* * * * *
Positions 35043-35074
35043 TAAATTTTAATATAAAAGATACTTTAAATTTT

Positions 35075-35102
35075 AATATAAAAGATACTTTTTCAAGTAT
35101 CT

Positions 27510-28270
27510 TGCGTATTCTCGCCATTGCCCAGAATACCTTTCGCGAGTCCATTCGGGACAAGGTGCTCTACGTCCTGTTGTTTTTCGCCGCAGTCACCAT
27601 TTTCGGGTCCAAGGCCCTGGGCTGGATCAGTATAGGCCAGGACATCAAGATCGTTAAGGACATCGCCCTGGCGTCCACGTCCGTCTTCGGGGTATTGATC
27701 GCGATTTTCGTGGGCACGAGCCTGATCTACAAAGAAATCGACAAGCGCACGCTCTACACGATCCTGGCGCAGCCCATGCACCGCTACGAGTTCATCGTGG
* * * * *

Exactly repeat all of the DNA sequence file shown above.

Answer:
Positions 35043-35074
35043 TAAATTTTAATATAAAAGATACTTTAAATTTT

Positions 35075-35102
35075 AATATAAAAGATACTTTTTCAAGTAT
35101 CT

Positions 27510-28270
27510 TGCGTATTCTCGCCATTGCCCAGAATACCTTTCGCGAGTCCATTCGGGACAAGGTGCTCTACGTCCTGTTGTTTTTCGCCGCAGTCACCAT
27601 TTTCGGGTCCAAGGCCCTGGGCTGGATCAGTATAGGCCAGGACATCAAGATCGTTAAGGACATCGCCCTGGCGTCCACGTCCGTCTTCGGGGTATTGATC
27701 GCGATTTTCGTGGGCACGAGCCTGATCTACAAAGAAATCGACAAGCGCACGCTCTACACGATCCTGGCGCAGCCCATGCACCGCTACGAGTTCATCGTGG